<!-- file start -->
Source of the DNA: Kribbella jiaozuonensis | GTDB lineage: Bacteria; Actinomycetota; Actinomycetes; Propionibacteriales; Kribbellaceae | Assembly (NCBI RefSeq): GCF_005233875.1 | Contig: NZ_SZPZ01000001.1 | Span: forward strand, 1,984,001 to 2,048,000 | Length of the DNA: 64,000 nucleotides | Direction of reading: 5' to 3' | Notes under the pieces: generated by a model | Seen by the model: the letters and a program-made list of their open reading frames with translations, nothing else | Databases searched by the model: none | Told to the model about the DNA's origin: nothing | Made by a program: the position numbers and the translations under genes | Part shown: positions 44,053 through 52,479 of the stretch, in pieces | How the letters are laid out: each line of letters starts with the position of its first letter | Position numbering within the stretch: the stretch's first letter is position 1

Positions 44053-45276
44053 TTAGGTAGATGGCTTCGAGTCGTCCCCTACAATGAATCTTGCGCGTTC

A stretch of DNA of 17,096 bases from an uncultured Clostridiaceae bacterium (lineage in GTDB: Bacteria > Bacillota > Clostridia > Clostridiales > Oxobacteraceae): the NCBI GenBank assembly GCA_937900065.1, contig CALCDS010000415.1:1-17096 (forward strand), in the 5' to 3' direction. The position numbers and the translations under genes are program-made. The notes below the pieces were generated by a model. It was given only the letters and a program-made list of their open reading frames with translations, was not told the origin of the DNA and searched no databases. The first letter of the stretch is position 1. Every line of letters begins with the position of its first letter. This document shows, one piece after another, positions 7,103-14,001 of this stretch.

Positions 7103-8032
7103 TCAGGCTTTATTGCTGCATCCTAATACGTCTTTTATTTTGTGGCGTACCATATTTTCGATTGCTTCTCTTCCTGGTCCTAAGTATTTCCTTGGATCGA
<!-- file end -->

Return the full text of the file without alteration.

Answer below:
Source of the DNA: Kribbella jiaozuonensis | GTDB lineage: Bacteria; Actinomycetota; Actinomycetes; Propionibacteriales; Kribbellaceae | Assembly (NCBI RefSeq): GCF_005233875.1 | Contig: NZ_SZPZ01000001.1 | Span: forward strand, 1,984,001 to 2,048,000 | Length of the DNA: 64,000 nucleotides | Direction of reading: 5' to 3' | Notes under the pieces: generated by a model | Seen by the model: the letters and a program-made list of their open reading frames with translations, nothing else | Databases searched by the model: none | Told to the model about the DNA's origin: nothing | Made by a program: the position numbers and the translations under genes | Part shown: positions 44,053 through 52,479 of the stretch, in pieces | How the letters are laid out: each line of letters starts with the position of its first letter | Position numbering within the stretch: the stretch's first letter is position 1

Positions 44053-45276
44053 TTAGGTAGATGGCTTCGAGTCGTCCCCTACAATGAATCTTGCGCGTTC

A stretch of DNA of 17,096 bases from an uncultured Clostridiaceae bacterium (lineage in GTDB: Bacteria > Bacillota > Clostridia > Clostridiales > Oxobacteraceae): the NCBI GenBank assembly GCA_937900065.1, contig CALCDS010000415.1:1-17096 (forward strand), in the 5' to 3' direction. The position numbers and the translations under genes are program-made. The notes below the pieces were generated by a model. It was given only the letters and a program-made list of their open reading frames with translations, was not told the origin of the DNA and searched no databases. The first letter of the stretch is position 1. Every line of letters begins with the position of its first letter. This document shows, one piece after another, positions 7,103-14,001 of this stretch.

Positions 7103-8032
7103 TCAGGCTTTATTGCTGCATCCTAATACGTCTTTTATTTTGTGGCGTACCATATTTTCGATTGCTTCTCTTCCTGGTCCTAAGTATTTCCTTGGATCGA